Well, it’s good news for consumers, at least.
UK inflation has just sunk to the lowest level since records began almost two decades ago (of this measure of inflation).
The government’s Office for National Statistics has announced that the Consumer Prices Index, our current national measure for inflation, grew by only 0.3% in the year to January 2015.
The main reasons for the slow growth in average consumer prices were low motor fuels prices, due to low oil prices, and low food prices.
CPI inflation was 0.5% in the year to December 2014, which was the previous record low.
Mark Carney, the governor of the Bank of England, warned last week that we could see deflation – i.e. a drop in average consumer prices – this spring.
Which might be welcome news for your weekly shopping bill, but it’s not necessarily so good for the economy at large.
But it’s not necessarily bad for the economy either.
Head of research at the Adam Smith Institute, Ben Southwood, comments: “There is good disinflation—cheaper inputs and improved productivity—and bad deflation—weak demand—and what we’re experiencing now seems to be the good kind.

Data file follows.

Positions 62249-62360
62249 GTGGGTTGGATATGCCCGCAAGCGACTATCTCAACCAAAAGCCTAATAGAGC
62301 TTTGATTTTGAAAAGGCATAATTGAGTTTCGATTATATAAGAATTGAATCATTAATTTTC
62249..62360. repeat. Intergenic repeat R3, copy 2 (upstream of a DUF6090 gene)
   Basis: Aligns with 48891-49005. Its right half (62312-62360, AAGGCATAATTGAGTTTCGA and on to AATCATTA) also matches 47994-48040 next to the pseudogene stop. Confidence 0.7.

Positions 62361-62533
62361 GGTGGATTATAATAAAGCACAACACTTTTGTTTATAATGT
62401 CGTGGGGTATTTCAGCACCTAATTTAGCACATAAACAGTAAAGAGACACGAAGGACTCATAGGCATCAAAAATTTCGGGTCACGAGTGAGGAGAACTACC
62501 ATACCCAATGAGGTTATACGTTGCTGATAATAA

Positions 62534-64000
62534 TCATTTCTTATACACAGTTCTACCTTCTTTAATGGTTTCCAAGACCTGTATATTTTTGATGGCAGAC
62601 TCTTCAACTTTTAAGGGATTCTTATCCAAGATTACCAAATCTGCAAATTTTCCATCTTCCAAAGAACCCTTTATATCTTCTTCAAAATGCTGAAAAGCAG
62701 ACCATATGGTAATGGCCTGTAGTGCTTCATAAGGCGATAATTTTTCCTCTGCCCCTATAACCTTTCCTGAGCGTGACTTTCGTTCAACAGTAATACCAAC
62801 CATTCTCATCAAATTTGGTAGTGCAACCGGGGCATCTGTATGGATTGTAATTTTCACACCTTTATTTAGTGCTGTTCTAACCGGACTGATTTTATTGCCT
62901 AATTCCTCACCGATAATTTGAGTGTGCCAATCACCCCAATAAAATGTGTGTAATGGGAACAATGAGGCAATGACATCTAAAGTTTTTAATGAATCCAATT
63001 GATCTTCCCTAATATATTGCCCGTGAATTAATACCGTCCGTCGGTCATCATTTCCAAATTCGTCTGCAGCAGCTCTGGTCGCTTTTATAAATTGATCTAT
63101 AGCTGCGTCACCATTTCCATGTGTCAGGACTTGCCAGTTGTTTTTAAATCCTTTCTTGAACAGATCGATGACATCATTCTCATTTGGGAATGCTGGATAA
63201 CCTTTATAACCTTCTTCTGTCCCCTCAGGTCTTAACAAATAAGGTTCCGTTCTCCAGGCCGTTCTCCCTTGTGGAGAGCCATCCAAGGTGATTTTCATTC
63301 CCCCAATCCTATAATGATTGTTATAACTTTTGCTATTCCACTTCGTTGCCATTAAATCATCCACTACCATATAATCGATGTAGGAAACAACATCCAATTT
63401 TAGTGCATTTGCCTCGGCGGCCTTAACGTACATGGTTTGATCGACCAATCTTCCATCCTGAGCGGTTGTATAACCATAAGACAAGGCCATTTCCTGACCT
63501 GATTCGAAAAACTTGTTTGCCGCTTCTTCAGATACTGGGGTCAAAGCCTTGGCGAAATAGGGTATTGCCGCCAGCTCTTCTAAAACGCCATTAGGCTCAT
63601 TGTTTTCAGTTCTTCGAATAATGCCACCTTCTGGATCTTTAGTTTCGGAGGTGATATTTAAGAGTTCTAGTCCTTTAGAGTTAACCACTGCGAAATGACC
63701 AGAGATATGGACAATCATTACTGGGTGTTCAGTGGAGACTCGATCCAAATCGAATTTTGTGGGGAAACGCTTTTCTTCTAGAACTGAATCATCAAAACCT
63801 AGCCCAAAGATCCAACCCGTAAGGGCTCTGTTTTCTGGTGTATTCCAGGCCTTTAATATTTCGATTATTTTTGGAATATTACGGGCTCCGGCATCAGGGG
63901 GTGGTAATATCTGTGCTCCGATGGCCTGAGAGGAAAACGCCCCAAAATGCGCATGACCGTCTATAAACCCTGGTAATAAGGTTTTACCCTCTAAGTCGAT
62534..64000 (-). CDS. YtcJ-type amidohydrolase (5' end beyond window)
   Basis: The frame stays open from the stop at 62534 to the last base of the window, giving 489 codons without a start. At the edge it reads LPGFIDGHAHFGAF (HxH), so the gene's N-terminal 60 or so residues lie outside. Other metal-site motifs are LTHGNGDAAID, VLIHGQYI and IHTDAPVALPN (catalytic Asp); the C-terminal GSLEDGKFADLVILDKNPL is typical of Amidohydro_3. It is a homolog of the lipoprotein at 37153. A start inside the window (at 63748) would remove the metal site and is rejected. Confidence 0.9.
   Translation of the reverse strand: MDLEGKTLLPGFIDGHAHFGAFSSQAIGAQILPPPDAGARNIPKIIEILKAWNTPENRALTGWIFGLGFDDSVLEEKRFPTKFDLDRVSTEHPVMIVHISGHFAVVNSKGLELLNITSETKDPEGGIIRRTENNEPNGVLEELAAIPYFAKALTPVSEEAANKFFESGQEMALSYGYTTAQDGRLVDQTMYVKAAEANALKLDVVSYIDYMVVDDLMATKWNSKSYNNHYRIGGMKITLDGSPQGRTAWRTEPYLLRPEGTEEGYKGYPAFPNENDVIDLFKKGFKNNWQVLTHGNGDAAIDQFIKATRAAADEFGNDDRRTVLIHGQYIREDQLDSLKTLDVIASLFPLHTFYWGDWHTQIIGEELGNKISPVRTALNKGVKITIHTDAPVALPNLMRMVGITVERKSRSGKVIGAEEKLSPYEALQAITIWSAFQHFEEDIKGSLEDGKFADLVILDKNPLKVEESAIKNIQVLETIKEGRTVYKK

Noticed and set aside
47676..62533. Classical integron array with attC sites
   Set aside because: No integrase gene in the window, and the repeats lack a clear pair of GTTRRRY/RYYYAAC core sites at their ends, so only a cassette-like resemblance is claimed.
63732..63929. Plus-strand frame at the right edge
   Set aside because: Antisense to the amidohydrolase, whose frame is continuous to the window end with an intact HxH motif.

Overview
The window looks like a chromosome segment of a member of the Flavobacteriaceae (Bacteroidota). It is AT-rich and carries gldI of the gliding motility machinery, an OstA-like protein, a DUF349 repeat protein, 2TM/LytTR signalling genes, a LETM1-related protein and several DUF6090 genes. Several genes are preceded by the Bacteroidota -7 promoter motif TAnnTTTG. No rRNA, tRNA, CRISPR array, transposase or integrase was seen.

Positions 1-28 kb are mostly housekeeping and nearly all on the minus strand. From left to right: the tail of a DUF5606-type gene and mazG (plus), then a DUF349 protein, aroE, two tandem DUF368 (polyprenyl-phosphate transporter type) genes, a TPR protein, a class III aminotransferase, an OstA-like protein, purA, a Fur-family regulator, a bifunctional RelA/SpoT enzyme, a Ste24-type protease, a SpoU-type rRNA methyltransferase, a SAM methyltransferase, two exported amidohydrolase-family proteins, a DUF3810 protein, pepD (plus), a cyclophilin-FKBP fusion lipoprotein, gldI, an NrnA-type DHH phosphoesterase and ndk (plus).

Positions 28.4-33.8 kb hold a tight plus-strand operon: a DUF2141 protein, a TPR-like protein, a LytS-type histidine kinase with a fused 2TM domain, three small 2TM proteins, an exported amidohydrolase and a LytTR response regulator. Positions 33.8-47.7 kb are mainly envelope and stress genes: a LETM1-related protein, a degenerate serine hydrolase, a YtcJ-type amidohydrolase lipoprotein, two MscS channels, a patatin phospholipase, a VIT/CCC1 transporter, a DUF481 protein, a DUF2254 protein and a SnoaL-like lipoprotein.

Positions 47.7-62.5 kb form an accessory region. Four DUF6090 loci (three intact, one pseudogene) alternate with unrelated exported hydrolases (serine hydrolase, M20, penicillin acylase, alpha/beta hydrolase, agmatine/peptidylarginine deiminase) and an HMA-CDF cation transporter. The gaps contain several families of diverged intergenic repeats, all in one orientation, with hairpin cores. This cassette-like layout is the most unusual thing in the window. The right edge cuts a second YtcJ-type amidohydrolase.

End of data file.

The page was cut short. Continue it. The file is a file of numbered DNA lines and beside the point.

“Though the headline rate is 0.3%, Mark Carney’s letter to the chancellor will undoubtedly explain that this is due to falling prices of food and fuel imports, which do not risk recession and simply make every Brit better off. Core inflation (which excludes volatile products like food and fuel) is ticking along much closer to target at 1.4%.”
What is inflation, and how is it calculated?
This handy video from the ONS explains all:
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